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acquaint Acrostics admiration affectation appear audience beautiful body called character club common consider conversation desire discourse dress endeavour English express eyes face fall figure frequently give given greater greatest half hand head hear heard heart hope humble humour keep kind king lady language learned letter lion live look manner MARCH means meet mention mind nature never night observed occasion opera particular pass passion person piece play pleased pleasure poet present proper reader reason received represent scenes seems seen sense servant shew short sometimes speak Spectator stage taken talk tell thing thought tion told town tragedy turn verse virtue whole woman women writing young
Page 46 - It was said of Socrates, that he brought Philosophy down from Heaven, to inhabit among Men; and I shall be ambitious to have it said of me, that I have brought Philosophy out of Closets and Libraries, Schools and Colleges, to dwell in Clubs and Assemblies, at Tea-Tables and in CoffeeHouses.
Page 196 - Angels and ministers of grace defend us! Be thou a spirit of health or goblin damn'd, Bring with thee airs from heaven or blasts from hell, Be thy intents wicked or charitable, Thou com'st in such a questionable shape, That I will speak to thee: I'll call thee Hamlet, King, father, royal Dane, O, answer me!
Page 3 - I HAVE observed, that a reader seldom peruses a book with pleasure, till he knows whether the writer of it be a black or a fair man, of a mild or choleric disposition, married or a bachelor ; with other particulars of the like nature, that conduce very much to the right understanding of an author.
Page 4 - I had not been long at the university, before I distinguished myself by a most profound silence ; for during the space of eight years, excepting in the public exercises of the college, I scarce uttered the quantity of an hundred words ; and indeed do not remember that I ever spoke three sentences together in my whole life.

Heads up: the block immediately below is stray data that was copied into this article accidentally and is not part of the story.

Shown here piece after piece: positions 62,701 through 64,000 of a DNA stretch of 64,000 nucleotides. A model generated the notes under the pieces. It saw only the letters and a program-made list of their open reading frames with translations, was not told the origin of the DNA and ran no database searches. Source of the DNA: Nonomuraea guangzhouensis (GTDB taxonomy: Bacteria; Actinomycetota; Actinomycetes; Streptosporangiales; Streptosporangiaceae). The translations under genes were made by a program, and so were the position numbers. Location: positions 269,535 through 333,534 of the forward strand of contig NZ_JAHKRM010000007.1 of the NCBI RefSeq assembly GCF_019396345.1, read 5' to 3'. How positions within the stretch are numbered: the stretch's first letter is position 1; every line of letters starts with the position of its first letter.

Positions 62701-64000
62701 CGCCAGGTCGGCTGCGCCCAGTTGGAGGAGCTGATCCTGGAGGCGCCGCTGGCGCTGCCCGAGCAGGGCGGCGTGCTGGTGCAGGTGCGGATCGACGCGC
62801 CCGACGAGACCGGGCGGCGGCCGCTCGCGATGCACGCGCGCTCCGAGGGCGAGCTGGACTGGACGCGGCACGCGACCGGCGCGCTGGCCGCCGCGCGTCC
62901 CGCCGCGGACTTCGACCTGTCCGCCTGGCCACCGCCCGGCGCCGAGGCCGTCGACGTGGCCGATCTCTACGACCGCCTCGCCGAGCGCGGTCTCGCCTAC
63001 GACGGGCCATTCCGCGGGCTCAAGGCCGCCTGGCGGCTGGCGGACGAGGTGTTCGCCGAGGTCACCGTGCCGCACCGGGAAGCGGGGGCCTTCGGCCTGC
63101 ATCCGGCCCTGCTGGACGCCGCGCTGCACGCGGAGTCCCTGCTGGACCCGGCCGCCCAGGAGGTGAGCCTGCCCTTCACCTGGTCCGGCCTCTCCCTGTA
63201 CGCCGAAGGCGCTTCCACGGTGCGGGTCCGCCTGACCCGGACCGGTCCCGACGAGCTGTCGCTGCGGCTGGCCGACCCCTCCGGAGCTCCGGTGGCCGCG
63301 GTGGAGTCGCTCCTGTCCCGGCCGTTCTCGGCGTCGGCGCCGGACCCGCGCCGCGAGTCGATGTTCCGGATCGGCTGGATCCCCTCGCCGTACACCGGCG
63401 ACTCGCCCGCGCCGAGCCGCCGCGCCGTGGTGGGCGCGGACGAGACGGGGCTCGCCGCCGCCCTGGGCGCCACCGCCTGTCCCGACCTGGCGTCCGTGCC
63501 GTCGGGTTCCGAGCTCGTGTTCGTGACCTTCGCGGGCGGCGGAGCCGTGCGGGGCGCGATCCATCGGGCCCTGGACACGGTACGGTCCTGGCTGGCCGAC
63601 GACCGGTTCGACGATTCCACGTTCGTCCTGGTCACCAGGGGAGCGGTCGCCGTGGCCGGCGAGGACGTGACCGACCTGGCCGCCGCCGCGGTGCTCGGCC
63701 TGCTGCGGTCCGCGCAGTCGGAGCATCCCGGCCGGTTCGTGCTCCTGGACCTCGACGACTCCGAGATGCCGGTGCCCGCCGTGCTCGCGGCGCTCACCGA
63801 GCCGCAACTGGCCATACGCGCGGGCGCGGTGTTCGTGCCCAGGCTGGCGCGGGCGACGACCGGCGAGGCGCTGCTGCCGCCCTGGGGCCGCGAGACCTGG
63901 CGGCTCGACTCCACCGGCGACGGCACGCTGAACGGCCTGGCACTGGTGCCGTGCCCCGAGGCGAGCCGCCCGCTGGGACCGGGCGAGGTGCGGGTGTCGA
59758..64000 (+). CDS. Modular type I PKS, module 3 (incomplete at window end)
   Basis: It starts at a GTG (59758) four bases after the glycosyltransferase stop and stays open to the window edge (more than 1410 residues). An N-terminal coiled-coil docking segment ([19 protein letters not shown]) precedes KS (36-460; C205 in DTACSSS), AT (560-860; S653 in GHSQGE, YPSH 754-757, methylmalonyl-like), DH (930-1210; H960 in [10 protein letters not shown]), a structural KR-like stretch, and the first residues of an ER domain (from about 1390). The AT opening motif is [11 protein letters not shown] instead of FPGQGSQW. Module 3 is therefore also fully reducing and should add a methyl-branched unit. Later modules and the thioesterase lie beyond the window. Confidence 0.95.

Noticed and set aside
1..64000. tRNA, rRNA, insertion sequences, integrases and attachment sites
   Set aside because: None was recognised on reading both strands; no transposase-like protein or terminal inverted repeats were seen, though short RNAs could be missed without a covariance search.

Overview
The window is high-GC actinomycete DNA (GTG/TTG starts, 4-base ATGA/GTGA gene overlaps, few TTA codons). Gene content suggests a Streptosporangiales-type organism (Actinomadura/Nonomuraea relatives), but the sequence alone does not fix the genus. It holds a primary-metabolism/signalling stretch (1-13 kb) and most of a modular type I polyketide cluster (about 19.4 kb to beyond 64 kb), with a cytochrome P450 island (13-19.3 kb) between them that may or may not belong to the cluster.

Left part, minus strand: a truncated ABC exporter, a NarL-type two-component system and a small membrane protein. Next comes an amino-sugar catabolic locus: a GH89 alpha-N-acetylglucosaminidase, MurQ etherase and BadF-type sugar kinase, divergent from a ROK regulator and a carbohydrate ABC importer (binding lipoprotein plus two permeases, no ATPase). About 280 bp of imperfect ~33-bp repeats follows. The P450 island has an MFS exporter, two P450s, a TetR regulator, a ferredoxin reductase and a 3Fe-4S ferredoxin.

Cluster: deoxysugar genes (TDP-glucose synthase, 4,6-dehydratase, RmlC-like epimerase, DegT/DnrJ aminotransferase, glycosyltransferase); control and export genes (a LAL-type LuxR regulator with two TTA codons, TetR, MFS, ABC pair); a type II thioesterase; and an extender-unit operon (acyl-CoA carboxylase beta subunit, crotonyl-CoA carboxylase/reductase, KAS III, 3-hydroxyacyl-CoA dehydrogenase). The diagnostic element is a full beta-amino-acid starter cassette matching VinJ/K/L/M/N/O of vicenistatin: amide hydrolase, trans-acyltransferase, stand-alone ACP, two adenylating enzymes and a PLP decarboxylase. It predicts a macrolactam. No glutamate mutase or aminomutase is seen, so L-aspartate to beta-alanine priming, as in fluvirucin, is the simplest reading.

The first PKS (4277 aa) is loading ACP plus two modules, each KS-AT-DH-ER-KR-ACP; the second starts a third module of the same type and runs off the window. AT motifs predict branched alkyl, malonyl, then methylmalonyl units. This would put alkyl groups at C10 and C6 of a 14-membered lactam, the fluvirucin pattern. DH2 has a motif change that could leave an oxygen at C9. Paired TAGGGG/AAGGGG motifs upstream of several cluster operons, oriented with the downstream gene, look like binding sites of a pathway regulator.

Page 5 - There is no place of general resort, wherein I do not often make my appearance; sometimes I am seen thrusting my head into a round of politicians at Will's, and listening with great attention to the narratives that are made in those little circular audiences.
Page 9 - He is now in his fifty-sixth year, cheerful, gay, and hearty; keeps a good house both in town and country ; a great lover of mankind ; but there is such a mirthful cast in his behaviour, that he is rather beloved than esteemed. His tenants grow rich, his servants look satisfied, all the young women profess love to him, and the young men are glad of his company...
Page 4 - ... whether this might proceed from a law-suit which was then depending in the family, or my father's being a justice of the peace, I cannot determine; for I am not so vain as to think it presaged any dignity that I should arrive at in.
Page 10 - ... he calls the sea the British Common. He is acquainted with commerce in all its parts, and will tell you that it is a stupid and barbarous way to extend dominion by arms, for true power is to be got by arts and industry. He will often argue, that if this part of our trade were well cultivated, we should gain from one nation, — and if another, from another.
Page 215 - Men of all sorts take a pride to gird at me : the brain of this foolish-compounded clay, man, is not able to invent any thing that tends to laughter*, more than I invent, or is invented on me : I am not only witty in myself, but the cause that wit is in other men.
Page 12 - With this candour does the gentleman speak of himself and others. The same frankness runs through all his conversation. The military part of his life has furnished him with many adventures, in the relation of which he is very agreeable to the company ; for he is never over-bearing, though accustomed to command men in the utmost degree below him ; nor ever too obsequious, from an habit of obeying men highly above him.